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Old 01-30-2016, 09:21 AM   #1
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Rim joist insulation with 2" rigid pink foam


I would like to insulate my rim joist with 2" pink foam
I'm planning to proceed as follow
1) caulk the perimeter of the cavities
2) cut the pink foam to leave a gap all around (gap = size of the foam spray nozzle)
3) Put some caulk on the back of the piece of foam to make it stick to the rim joist, making sure I have my gap all around
4) Put spray foam insulation by inserting the nozzle of the can inside that gap

What do you think?
About the spray foam, should I use the regular Great Stuff, or the window foam that expand less?

Thanks
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Old 01-30-2016, 10:00 AM   #2
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The gap is just to make it easy to get the foam in place. You don't have to purposefully leave a gap if the rims are consistent in size. You can butter the openings with sealant and then just caulk the edges as well.

Use the window and door foam (closed cell variant) if you are going to foam them in place.

Either way, your plan looks solid.
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Old 01-30-2016, 10:36 AM   #3
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If you are good at cutting, a press fit ends up being a lot faster. Where the foam likes a larger gap, using a caulk at the seams does well.

Check local codes to see if they will require the pink to be covered with an ignition barrier, like 1'2" drywall.

Bud

Last edited by Bud9051; 01-30-2016 at 10:38 AM. Reason: I wasn't done
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Old 01-30-2016, 10:44 AM   #4
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Save some bucks and use the the "2 component spray system" they sell at HD and Lowes. It will cut your costs, rather then buying all the cans of "great stuff". Just make a little dolly to pull around the 2 propane like canisters.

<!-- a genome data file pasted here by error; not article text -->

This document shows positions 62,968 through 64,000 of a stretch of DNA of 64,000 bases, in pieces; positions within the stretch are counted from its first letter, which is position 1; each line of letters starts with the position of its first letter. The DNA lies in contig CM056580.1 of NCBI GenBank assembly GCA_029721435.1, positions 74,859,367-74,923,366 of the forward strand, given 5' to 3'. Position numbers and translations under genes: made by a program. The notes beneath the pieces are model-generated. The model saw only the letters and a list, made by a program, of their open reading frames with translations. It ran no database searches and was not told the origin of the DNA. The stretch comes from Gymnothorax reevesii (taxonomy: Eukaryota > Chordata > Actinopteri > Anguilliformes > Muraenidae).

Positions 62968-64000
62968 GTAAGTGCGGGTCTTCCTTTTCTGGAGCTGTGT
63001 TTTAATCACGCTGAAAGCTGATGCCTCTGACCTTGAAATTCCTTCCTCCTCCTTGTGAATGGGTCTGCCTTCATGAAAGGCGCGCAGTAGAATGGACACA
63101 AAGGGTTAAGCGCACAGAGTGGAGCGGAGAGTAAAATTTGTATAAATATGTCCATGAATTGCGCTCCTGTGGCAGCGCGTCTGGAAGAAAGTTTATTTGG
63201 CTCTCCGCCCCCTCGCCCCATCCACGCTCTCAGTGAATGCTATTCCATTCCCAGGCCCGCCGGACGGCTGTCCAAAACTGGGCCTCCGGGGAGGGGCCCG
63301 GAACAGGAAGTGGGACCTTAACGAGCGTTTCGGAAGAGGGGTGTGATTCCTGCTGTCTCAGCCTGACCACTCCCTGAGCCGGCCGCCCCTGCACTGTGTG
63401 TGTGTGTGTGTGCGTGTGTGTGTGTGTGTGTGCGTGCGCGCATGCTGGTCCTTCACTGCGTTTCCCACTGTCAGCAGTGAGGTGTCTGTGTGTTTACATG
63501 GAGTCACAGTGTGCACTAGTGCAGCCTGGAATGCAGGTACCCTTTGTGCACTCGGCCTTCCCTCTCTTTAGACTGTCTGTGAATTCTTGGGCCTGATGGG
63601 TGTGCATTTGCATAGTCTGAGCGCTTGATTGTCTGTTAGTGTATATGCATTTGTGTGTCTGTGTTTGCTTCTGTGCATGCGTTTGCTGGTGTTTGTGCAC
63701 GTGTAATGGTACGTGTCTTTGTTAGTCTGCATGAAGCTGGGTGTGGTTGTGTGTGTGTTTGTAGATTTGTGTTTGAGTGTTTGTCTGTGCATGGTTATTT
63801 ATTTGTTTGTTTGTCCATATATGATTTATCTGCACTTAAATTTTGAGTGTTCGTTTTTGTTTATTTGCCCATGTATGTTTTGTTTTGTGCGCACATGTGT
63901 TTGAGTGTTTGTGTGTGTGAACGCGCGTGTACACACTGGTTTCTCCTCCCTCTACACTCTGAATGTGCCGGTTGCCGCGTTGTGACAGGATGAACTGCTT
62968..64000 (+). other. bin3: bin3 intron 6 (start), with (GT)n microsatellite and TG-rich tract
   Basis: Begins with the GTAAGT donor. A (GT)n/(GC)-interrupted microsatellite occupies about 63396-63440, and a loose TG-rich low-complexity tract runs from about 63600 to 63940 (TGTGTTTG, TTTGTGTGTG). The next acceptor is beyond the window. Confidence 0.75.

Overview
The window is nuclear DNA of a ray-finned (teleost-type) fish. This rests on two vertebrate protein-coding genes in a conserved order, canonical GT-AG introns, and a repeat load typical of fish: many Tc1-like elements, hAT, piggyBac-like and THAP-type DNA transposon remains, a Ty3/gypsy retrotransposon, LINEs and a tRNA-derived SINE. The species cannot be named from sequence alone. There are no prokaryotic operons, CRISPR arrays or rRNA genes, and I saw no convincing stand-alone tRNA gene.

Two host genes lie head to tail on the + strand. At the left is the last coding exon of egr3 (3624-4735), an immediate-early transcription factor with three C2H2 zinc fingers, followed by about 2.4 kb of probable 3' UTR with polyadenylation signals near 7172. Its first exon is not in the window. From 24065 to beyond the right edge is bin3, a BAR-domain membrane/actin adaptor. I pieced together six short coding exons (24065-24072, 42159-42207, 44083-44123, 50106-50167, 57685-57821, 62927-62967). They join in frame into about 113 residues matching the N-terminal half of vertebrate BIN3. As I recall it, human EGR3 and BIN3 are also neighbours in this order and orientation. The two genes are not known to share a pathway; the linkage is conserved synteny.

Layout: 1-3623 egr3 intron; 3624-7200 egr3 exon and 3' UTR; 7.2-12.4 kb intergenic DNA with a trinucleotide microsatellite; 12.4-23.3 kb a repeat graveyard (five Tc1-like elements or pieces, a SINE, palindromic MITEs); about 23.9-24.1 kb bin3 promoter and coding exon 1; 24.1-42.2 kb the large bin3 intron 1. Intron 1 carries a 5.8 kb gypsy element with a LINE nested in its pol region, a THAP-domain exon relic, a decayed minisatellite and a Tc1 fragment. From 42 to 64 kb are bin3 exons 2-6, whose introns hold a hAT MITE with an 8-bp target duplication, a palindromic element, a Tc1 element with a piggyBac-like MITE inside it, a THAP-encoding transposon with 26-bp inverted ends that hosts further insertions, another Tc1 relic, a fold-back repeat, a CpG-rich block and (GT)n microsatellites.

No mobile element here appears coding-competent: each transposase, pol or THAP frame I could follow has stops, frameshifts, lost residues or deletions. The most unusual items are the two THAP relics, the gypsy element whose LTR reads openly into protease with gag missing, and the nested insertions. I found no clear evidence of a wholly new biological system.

Soup
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Old 01-30-2016, 10:57 AM   #5
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Quote:
Originally Posted by campbell804
Save some bucks and use the the "2 component spray system" they sell at HD and Lowes. It will cut your costs, rather then buying all the cans of "great stuff". Just make a little dolly to pull around the 2 propane like canisters. Soup
It will definitely save you time. Not sure about the money part.
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Old 01-30-2016, 11:45 AM   #6
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I don't mind the time.....I can do a few cavities here and there
I think the 2 can spray mix is messy
I will try the press fit and see if it's not too difficult to put it into the cavity
If too difficult, I guess I will go with my original plan
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Old 01-30-2016, 04:17 PM   #7
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Foam on Rim Joist


The 2" will be a good start, sealing the edges, but be sure to run a bead along the top plate at the concrete as well. Rather than tanks, I bought larger cans that thread onto a gun. Far nicer to be able to shut off as well as having an accurate reach with a 12" tip. Put lotion on hands prior, even if wearing good gloves, faster cleanup... and be ready to write off any clothes you wear because the foam sticks to everything. Foam gives off a toxic smoke so as noted above if your code requires or not, it is best to drywall over it. I ran Roxul on top which is also fire resistant, to exceed R20.
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Old 01-30-2016, 05:38 PM   #8
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I've done 3 cavities relatively quickly (2 large - 34 x 9 and 1 small - 6 x 9)
The foam cuts very well on my table saw...
I cut the foam as tight as possible. I caulked 1st the perimeter of the cavities, then install the foam and sealed with caulk again. Actually, I haven't used the spray foam....Is this OK?
Attached Thumbnails